It is said that when Robert Sherman sat down to write ‘A Spoonful of Sugar’ he was inspired by his children’s tale of being given their polio vaccine on a sugar cube.
The iconic song from Mary Poppins, lyrically captures a moment in time when the relationship between society, medicine and research was a more unquestioning and optimistic one. In such a state we all propped one another up with convenient folklore: all medicine is good for you it just needs to be sweetened to make it more palatable. A suppliant population served medicine well, just as an over-confident profession let the population off from asking questions.
But now, over half a century later and after years of sugar-coated pills and doctors being given sweeteners by industry – this settlement is unravelling. Such is the level of concern at the fractious relationship that now exists, that the Chief Medical Officer, Professor Dame Sally Davies, last year knocked on the door of the Academy of Medical Sciences (AMS) for help.
What worries her most, she said, is the sense that society neither trusts its doctors to prescribe drugs appropriately; nor researchers to develop the evidence in an unbiased fashion. ‘How can we hope to improve the public’s health if the public see less and less reason to believe us?’ is the underlying message.
The Academy is now undertaking an inquiry into how society can best use evidence to judge the benefits and risks of medicine. It is looking at a range of issues – from research methods to conflicts of interest and media reporting of medicines. I am a member of the inquiry along with Suzie Shepherd from the Royal College of Physicians Patient Network. A public dialogue exercise is planned later this year.
These activities will be important. But it occurs to me that the real task ahead is for us all to embrace that which currently seems most threatening. To encourage patients to ask more questions of their doctors and doctors to do the same of their patients. To turn the surgery into a place of shared inquiry where patient and doctor set out to search and understand the evidence together. It should not be to shore up the traditions and disciplines of yesteryear but to refute the sentiment that underlies them – as expressed in the song ‘The Life I Lead:’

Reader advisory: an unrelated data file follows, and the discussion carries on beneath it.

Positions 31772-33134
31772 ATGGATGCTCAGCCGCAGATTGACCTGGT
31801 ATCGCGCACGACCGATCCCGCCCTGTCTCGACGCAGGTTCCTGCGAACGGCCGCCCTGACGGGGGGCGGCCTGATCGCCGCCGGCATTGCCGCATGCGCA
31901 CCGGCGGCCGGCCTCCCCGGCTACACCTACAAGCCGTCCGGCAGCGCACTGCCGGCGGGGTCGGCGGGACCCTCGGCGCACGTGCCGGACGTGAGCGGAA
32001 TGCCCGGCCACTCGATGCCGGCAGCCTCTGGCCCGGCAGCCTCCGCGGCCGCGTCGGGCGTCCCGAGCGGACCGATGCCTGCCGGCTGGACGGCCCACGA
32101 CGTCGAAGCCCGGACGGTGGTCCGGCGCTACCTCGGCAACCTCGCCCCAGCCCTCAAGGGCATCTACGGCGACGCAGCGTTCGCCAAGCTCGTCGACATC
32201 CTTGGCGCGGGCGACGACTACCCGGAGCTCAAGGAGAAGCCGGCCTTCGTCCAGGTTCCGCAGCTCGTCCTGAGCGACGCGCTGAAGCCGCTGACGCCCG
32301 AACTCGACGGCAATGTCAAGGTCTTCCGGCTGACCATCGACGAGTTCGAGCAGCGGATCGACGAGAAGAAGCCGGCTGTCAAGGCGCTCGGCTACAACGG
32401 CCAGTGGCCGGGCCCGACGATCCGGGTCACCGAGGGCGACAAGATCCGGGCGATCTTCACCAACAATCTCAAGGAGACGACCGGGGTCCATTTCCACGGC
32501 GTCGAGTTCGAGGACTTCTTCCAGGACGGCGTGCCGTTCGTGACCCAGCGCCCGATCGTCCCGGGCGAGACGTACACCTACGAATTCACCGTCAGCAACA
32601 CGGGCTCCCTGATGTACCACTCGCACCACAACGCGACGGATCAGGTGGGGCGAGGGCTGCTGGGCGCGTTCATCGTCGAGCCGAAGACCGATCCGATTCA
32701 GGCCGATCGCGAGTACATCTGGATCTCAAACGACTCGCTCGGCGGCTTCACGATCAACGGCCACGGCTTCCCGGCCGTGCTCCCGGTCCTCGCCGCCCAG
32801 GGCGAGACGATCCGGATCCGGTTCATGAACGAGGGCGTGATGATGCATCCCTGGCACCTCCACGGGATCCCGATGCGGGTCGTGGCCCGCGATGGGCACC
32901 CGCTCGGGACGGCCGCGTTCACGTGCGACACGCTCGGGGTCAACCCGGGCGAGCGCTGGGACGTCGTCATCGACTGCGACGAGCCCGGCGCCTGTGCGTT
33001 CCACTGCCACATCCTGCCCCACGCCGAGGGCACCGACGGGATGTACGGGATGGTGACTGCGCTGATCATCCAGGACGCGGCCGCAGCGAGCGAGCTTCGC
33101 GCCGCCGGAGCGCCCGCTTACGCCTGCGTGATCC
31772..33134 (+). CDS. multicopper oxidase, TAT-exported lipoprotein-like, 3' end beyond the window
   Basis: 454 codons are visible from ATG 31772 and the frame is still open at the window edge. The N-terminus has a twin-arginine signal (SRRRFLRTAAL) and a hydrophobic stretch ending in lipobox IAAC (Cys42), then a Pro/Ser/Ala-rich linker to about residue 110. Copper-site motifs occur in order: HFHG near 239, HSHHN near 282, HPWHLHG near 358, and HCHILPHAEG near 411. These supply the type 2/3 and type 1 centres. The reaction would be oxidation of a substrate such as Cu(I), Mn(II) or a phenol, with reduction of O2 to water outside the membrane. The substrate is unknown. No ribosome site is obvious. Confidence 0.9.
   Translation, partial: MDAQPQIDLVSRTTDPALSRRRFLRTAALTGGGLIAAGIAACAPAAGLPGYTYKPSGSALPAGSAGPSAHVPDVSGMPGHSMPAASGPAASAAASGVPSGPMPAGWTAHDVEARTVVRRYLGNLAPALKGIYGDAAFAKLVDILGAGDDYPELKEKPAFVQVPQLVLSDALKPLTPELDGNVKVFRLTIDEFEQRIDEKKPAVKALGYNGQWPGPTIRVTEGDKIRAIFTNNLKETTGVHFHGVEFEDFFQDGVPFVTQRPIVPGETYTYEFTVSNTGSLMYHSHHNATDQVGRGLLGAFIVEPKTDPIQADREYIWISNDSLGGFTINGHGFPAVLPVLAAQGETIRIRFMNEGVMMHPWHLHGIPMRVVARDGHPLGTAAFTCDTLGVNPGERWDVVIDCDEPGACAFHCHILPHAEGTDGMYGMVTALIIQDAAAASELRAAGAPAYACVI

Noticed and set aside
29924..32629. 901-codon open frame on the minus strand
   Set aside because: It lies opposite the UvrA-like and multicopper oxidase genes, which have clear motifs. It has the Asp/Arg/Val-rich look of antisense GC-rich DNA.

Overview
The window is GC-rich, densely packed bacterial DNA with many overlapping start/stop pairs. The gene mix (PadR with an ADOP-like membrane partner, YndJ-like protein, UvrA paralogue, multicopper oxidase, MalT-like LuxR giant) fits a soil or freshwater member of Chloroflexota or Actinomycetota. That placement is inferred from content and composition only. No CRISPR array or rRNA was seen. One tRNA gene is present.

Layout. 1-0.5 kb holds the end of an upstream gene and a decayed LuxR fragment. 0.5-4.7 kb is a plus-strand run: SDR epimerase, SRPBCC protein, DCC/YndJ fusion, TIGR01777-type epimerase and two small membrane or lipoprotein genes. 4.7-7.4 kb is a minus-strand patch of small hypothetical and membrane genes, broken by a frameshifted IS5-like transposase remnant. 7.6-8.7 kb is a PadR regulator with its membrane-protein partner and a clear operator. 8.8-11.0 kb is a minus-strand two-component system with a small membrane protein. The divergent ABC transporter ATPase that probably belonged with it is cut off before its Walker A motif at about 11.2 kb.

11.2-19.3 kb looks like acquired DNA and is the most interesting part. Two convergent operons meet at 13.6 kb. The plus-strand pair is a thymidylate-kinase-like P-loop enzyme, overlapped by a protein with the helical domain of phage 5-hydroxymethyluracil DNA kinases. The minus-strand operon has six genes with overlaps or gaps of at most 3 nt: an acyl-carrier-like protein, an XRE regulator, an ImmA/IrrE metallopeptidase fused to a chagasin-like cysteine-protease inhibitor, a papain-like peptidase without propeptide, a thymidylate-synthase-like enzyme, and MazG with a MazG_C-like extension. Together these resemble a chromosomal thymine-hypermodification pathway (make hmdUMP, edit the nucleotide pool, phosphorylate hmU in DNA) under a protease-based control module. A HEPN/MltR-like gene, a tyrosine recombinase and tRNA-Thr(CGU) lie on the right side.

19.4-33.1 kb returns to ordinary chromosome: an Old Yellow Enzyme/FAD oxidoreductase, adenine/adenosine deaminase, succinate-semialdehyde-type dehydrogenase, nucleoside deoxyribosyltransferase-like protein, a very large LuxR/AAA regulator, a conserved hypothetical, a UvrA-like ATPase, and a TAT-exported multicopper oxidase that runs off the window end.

Tradition, discipline, and rules must be the tools
Without them…Disorder! Chaos! Moral disintegration!
In short, you have a ghastly mess!
I seem to remember that when Mary Poppins is challenged she famously replies, ‘I don’t explain anything.’ So it is that until now too many doctors have shown no inclination to explain to patients what they need to know. While those that do, tell me they do not have the time to do it as well as they would like.
In the meantime, patients lack the sort of informatiom presented in a way which will help them ask the right questions. As well as the support to help them make the right decisions for themselves and their family. And yet, and yet, we could also assume greater personal responsibility for knowing ourselves and our health than relying on hearsay and folklore whether passed on by Disney or anyone else. To not be distracted by the whistling of a happy tune.
It’s a brave person or organisation that attempts to take Mary Poppins down. Even when she has been weakened by a sugar tax.
But it should be evidence, in the end, that we look for to help the medicine go down.
One thought on “Mary Poppins no longer has the answers in medicine – for either doctor or patient ”
I agree wholeheartedly. My experience of meetings with GPs has been they were anything but ‘consultations’. They need educating, not for their medical prowess but to know how the develop an enquiry. However, patients, too, need to be educated to use questions, especially open-ended ones that will develop enquiry. Do secondary schools promote such dialogue, not just English lessons but in all encounters with pupils?